But it's not Amanda Sims' problem. Sims is a college freshman from Santa Rosa, Calif., who wakes before dawn to swim, then goes to class, then returns to the pool for another practice session in the evening. When she was in high school her coaches said she didn't miss a practice. Ever. In four years. That's a streak of more than 1,300 sessions. Why so serious? Because she was in training for the 2008 Olympics.
Gere and anyone who wants to join the boycotting movement needs to knock on Amanda Sims' door tomorrow at 5:15 a.m. -- she'll be awake -- and tell her: Sorry, you've wasted the last 12 years of your life. Tibet needs our help.
Gregg Doyel, you sack of shit. I started this post with the noble goal of making fun of you, but now I'm just legitimately enraged.
The obvious response to those paragraphs is to reverse them, to describe the horrific conditions Tibetans live under - which are way worse than having to practice swimming a lot, I can assure you - and then say that I hope Gregg will be telling those people, "Sorry, the rest of your life is doomed to endless pain and suffering at the hands of a brutal, oppressive regime. Amanda Sims needs her shot at a medal." But you know what? I think that'd be unnecessarily sensationalist and tastelessly dickish, and I'm going to take something resembling the high road here. Also, I apologize to Amanda Sims for dragging her into the crossfire of my war against Gregg Doyel. Sometimes I hurt the innocent in my drive to punish the wicked. I'm like a badass vigilante in that respect.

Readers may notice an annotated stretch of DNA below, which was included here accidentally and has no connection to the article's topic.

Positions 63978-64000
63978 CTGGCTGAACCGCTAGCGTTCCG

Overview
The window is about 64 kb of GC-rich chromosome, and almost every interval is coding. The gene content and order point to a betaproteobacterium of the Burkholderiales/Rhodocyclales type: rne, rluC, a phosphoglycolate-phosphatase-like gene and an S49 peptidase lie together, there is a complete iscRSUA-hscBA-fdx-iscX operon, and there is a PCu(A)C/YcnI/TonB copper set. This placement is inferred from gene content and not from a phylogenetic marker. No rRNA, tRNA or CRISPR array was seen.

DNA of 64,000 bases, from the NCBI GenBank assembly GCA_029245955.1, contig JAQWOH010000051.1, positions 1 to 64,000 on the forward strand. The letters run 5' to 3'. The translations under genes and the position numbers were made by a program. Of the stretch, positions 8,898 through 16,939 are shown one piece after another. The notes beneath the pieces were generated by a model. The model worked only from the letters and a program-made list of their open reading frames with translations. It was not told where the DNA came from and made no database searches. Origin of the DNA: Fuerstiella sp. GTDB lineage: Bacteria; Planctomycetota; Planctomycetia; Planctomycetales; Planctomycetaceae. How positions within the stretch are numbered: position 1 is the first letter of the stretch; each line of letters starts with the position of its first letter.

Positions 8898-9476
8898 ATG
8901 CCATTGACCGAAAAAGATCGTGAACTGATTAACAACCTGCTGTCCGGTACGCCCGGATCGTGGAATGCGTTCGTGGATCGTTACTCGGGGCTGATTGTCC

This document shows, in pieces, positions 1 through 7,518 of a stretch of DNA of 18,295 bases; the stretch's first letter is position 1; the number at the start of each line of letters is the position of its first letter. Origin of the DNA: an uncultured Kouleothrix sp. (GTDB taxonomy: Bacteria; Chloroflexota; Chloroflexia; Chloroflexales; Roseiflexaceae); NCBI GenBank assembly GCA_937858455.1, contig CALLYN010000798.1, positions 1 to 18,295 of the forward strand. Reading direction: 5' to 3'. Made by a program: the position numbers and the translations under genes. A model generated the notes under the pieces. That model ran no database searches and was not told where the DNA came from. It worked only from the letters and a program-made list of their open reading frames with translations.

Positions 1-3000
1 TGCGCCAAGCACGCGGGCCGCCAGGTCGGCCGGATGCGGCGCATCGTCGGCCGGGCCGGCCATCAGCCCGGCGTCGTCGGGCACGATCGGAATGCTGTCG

Maybe I'd feel differently about this if a U.S. boycott of the 2008 Olympiad would work, but it won't.
Gregg goes on to describe how the boycott of the 1980 Olympics in the Soviet Union did nothing to stop all the carnage in Afghanistan. And yes, that's true. Indeed, there's something to be said for an intelligent, rational discussion of the many, many factors that go into this entire business. I mean, it's probably true that a boycott amounts to little more than empty saber-rattling and that no real political pressure will actually be placed upon the Chinese to improve the Tibet situation.
And so then one can wonder whether, as cruel as it may sound, maybe all a boycott would accomplish is screwing over the athletes in the name of an empty gesture towards the Tibetans, and that unless politicians are really serious about getting tough on China, a boycott is pointless. That's a harsh but quite possibly true analysis, and deserves the attention of a sophisticated, intelligent writer who can argue them out. A writer who doesn't marginalize the important exercise of freedom of speech that is peaceful protest. A writer who doesn't reduce a complex question of political ethics to a jingoistic formula. A writer who doesn't spend more time detailing some swimmer's workout schedule than the last fifty years of Tibetan history. A writer who actually realizes the horrific, painful irony of including these two sentences in his article:
I care more about hundreds of Americans than millions of Tibetans. Sorry. I just do.
Let's not forgive the guilty. But let's not forsake the innocent.
God dammit Gregg Doyel, you've made me not funny. I mean intentionally not funny.